A view of a chatroom on “Clash of Kings.” Along with widespread adoption of smartphones, mobile gaming became a huge trend. If you look at the mobile app stores on both iPhones and Android phones, the top revenue list is always dominated by “freemium” city/army building games like “Mobile Strike,” “Clash of Kings,” “Game of War,” and “Clash of Clans.” These games are called “freemium” because they are free to download and play, but there are many things in the game that users can buy with real money (this is the premium part) if they do not want to wait for hours or days to gather enough resources in-game. As many of these games emphasize competition, players who want to get the upper hand willingly spending their money to strengthen their defenses, buy the most powerful weapons or get more soldiers.
The competition aspect of these games also encourages social communication. “Clash of Kings,” “Clash of Clans” and other games make building a community incredibly easy. There are no requirements to set up your own clan or group once you sign up for an account to play the game. Anyone who joins this community is allowed to enter the chatrooms with a special in-game interface. And as these gaming chatrooms are not the first place to look for when taking counterterrorism measures, it is possible to organize all kinds of malicious plans away from inspecting eyes. “The context of games like ‘Clash of Kings’ or similar games also makes it impossible to distinguish a heated chat about current game from an actual attack plan of terrorists,” said Talha Aynacı, the content strategist at BigKazan, a Turkish startup specialized on monetizing freemium games. “In the game, there are soldiers, bombers, buildings, targets and every other military keyword you can think of. Players can also exchange their troops, so if a user says: ‘Send the bombers,’ it’s very hard to understand whether it’s a simple game request or code for initiating a real-life terrorist attack.”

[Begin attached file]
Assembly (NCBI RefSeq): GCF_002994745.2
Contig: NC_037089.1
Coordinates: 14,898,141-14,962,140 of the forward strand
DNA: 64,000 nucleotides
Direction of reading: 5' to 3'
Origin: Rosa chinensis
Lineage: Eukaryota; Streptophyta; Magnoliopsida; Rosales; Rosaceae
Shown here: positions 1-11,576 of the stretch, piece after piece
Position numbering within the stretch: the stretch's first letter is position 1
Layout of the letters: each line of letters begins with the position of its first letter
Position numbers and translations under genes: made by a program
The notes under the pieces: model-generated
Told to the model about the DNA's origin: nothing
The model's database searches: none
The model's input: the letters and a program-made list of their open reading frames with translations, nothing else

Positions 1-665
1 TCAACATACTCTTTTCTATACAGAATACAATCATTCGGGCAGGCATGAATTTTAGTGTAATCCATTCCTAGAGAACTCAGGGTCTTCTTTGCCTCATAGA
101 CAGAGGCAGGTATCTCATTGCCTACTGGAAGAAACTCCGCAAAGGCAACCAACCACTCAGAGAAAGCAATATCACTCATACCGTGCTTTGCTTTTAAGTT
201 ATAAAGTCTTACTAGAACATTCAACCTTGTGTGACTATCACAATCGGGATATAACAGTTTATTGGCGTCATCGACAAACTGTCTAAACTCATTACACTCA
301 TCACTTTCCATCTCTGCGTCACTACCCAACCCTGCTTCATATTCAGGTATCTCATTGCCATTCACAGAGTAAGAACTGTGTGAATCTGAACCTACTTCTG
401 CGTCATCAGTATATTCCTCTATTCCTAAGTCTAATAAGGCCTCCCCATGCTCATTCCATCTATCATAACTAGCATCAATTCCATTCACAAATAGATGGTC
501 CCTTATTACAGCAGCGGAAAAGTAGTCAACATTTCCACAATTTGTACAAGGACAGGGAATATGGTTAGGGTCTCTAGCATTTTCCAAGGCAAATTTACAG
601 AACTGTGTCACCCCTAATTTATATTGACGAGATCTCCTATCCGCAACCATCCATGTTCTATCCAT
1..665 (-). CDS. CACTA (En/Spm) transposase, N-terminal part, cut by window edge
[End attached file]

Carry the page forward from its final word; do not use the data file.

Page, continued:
Now hiring: Gamer spy
Mobile games aside, the general concept of using video games to communicate is nothing new for terrorist groups. After the DAESH terrorist attacks in Paris, which killed 130 people last year, Jan Jambon, the Belgian federal home affairs minister said that Sony’s gaming console, PlayStation 4, is used by DEASH militants to communicate. According to him, PlayStation 4 is chosen because it’s so hard to monitor. “PlayStation 4 is even more difficult to keep track of than WhatsApp,” he said in a previous debate. A Forbes article at the time said: “With PlayStation 4, it seems likely that simple voice communication could have worked just fine. It’s still difficult for investigators to monitor IP-based voice systems compared to say, a simple cellphone.” To this end, the FBI wanted access to all manner of internet communications, and pushed for it, but the U.S. Federal Communications Commission (FCC) did not grant it access to peer-to-peer communications. This includes video gaming chat systems. But that did not stop intelligence agencies from deploying their own spies across the networks to identify terrorists. According to top-secret NSA documents provided by Edward Snowden in 2013, the NSA, CIA, the Pentagon and Britain’s Government Communications Headquarters (GCHQ) see online video games as a target-rich communication network that lets terrorists and other criminals “hide in plain sight.” The top-secret papers say the NSA, CIA and other intelligence agencies have spies in “World of Warcraft,” “Second life” and the Xbox Live network to infiltrate terrorist groups’ virtual meetings. According to Snowden’s leaks, this practice became so popular with different agencies that a special “deconfliction” group had to be established to prevent the agents from inadvertently spying on or trying to recruit each other.
But the era of massive, multiplayer online gaming is over now. Today, “Second Life” is a thing of the past. In 2016 “Clash of Kings, “Game of War” and even “Candy Crush” reign. We are in times of mobility, global access and instant action. As the means to communication diversify, so does terrorist groups’ ability to link with each other.
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